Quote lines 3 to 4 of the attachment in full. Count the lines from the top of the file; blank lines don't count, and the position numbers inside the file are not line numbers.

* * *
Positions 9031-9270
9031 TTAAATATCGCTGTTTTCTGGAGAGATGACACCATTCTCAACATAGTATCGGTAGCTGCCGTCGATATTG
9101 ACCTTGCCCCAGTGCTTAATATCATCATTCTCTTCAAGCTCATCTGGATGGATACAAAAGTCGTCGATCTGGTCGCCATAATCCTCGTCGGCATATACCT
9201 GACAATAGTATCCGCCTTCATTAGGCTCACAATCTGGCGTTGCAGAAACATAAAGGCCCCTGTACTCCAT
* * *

9101 ACCTTGCCCCAGTGCTTAATATCATCATTCTCTTCAAGCTCATCTGGATGGATACAAAAGTCGTCGATCTGGTCGCCATAATCCTCGTCGGCATATACCT
9201 GACAATAGTATCCGCCTTCATTAGGCTCACAATCTGGCGTTGCAGAAACATAAAGGCCCCTGTACTCCAT